I use honey in my coleslow, sweet wine in some dishes, and I don't worry too much about small amount of sugar in condiments, etc, but when something calls for a small amount of sugar when I am cooking, I use Xylitol, or half xylitol and half sugar (I am not diabetic, but I don't do well at all with any fast acting carbs.)
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Old 09-22-2011, 05:22 PM   #25
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The one that really teed me off was when I found out that Vitamin Water has 33 grams of sugar per bottle. I started drinking it (years ago) after workouts for the vitamins and such.
You fell for the ole "Package some crap and call it something healthy trick".
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I knew it was sweetened, since I could taste it. But 33 grams of sugar?
Go check out the labels on the "healthy" energy bars - I spent 20 minutes one day reading the labels on every one they had and realized they should change the name to, "candy bar".

My youngest spent the summer before college working in his uncle's pool service business. Someone decided he looked tired and needed a pick-me-up of something that alleged to be a b-12 energy drink. He tried one and was amazed at the burst of energy he got....from 34 grams of sugar.
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Old 09-22-2011, 06:54 PM   #26
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Go check out the labels on the "healthy" energy bars - I spent 20 minutes one day reading the labels on every one they had and realized they should change the name to, "candy bar".
And many, if not most, use soy for the protein component...
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Old 09-23-2011, 12:33 AM   #27
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Lots of sugar in coleslaw. I love it, but haven't been able to eat since the big D. I've tried making it myself without sweetener, and it's pretty nasty. Well, not really nasty, but just sort of a cabbage carrot mayo vinegar salad. Not the same thing at all. Maybe I'll try it again with Splenda, see how that works out.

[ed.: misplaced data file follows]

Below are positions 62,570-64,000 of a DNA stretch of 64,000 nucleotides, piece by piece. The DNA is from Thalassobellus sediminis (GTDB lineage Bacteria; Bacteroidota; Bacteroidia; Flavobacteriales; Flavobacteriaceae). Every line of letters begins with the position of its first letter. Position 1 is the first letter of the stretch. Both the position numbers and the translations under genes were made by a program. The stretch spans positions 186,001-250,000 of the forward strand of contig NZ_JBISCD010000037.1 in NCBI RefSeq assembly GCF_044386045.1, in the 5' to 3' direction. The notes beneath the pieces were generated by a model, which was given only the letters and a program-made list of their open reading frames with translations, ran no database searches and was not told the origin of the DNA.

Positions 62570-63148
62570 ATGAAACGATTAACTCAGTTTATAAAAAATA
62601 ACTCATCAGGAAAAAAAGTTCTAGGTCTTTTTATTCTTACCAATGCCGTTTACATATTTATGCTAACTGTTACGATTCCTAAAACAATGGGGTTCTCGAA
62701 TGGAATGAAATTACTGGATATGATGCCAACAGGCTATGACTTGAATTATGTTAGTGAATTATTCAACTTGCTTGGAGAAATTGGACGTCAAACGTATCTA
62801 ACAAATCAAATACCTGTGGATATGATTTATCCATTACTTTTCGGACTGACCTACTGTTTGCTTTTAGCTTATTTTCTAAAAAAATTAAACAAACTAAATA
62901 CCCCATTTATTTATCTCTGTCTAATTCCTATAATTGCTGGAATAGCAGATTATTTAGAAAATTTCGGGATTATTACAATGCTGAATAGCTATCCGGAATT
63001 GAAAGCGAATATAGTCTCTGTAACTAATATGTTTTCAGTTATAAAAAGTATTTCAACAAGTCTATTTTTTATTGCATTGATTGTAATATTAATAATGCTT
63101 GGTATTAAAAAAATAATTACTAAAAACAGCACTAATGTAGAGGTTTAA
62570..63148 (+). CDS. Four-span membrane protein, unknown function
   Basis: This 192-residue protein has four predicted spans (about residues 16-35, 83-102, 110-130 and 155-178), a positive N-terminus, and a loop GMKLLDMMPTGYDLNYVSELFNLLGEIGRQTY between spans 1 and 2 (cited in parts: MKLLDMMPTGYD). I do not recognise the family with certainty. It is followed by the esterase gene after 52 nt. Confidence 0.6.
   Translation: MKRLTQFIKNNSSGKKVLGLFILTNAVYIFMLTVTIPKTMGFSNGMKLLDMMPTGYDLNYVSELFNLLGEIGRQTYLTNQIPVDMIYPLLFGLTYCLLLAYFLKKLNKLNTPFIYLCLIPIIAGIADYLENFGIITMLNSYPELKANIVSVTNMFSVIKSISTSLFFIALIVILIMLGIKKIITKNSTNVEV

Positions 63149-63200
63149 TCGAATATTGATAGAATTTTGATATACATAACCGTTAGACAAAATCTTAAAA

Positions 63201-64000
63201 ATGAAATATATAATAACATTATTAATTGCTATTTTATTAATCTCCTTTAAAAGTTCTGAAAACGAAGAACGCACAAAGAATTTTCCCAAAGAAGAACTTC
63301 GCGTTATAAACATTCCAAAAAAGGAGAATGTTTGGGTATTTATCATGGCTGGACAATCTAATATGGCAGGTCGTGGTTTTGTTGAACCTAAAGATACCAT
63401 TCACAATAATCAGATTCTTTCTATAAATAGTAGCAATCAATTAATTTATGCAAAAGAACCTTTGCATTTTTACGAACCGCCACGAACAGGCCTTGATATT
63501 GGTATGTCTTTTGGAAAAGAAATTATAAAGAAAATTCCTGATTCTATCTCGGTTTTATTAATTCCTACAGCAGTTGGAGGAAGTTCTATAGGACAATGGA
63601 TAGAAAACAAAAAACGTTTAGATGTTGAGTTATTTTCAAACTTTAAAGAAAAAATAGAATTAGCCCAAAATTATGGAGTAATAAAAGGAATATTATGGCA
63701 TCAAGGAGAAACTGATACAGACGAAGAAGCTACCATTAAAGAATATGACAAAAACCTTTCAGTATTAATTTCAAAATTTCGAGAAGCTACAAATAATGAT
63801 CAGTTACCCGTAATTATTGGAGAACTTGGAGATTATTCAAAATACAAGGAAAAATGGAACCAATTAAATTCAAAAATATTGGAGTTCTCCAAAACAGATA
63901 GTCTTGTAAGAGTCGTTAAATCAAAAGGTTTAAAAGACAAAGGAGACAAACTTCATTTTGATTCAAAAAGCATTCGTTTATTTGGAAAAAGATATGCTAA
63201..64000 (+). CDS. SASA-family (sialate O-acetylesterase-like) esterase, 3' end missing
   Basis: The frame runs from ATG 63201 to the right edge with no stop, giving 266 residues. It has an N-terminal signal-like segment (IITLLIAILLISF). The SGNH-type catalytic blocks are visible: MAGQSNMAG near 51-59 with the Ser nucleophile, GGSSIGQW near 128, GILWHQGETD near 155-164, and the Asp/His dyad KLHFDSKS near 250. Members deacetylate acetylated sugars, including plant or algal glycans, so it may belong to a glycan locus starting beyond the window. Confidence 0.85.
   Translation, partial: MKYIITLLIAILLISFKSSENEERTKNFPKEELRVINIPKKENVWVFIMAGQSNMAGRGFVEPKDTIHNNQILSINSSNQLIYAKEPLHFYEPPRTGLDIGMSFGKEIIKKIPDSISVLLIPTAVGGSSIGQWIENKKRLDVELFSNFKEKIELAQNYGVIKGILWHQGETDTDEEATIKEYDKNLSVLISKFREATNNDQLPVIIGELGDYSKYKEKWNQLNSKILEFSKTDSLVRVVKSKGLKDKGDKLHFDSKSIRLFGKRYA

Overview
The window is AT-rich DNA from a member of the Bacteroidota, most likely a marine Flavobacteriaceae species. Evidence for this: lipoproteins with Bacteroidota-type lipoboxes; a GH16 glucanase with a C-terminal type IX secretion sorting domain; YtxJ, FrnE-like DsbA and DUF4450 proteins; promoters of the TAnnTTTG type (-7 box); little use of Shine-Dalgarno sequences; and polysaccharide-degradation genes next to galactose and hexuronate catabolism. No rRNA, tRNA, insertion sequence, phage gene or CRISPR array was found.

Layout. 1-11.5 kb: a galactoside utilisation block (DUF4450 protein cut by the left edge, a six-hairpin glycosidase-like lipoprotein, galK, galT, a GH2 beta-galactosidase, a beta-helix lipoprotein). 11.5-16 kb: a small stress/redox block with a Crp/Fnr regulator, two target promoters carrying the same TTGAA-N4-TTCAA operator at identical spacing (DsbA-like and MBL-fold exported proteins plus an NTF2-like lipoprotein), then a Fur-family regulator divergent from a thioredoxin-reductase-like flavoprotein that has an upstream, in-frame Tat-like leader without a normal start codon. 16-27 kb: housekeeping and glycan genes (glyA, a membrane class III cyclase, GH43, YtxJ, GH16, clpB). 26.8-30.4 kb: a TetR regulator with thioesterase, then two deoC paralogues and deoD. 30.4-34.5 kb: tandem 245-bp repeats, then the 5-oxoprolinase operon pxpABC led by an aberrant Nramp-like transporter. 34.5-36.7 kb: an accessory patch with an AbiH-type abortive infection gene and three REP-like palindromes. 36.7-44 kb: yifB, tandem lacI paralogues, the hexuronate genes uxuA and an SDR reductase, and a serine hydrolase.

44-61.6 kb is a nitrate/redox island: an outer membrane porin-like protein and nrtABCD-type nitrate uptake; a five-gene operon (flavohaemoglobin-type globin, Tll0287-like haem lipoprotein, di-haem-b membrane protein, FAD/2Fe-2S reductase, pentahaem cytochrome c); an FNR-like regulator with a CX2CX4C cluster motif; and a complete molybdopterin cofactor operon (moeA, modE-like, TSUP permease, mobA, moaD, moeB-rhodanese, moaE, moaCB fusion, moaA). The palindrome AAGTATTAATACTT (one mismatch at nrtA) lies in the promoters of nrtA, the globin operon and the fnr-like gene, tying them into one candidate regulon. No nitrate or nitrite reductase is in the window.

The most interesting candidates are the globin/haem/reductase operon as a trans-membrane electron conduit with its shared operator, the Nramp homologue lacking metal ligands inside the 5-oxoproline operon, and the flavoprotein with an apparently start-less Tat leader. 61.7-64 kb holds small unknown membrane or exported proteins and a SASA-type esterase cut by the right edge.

The one that really teed me off was when I found out that Vitamin Water has 33 grams of sugar per bottle. I started drinking it (years ago) after workouts for the vitamins and such. I knew it was sweetened, since I could taste it. But 33 grams of sugar?
Funny timing - I had a group over today and smoked a pork shoulder and served it with coleslaw. I am not big on sweets, and as far as I know, all the coleslaw that I liked that my family made was w/o sugar. DW said when she makes coleslaw, she salts the shredded cabbage, weights it over a colander for 15 minutes, and then rinses it. This supposedly eliminates the bitterness. Then just add some mayo and vinegar, no sugar (and coriander says I and my Aunt, but DW says no).

So maybe the salting would remove the bitterness that you detect. For my tastes, some shredded carrot provides all the sweetness I need.

For flavored drinks, I like the LA Croix brand of carbonated water. Either plain with a twist of lemon/lime, or their flavored orange or grapefruit - which apparently only uses the essence of oil of orange and grapefruit - no sugar added, but plenty of flavor. I can carbonate my own water, so I'm looking for ways to get that orange-oil taste (zest comes close).


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Old 09-23-2011, 12:38 AM   #28
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You fell for the ole "Package some crap and call it something healthy trick".
+1 - Our schools now are requiring that kids bring in 'healthy' snacks for birthday treats. But who decides what is 'healthy'? Seems like anything labeled "low fat" or "no sugar" is considered "healthy", but is it? Most of the stuff with those labels appears to be crap to me.

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Old 09-26-2011, 01:13 AM   #29
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I had no clue they put it in coleslaw.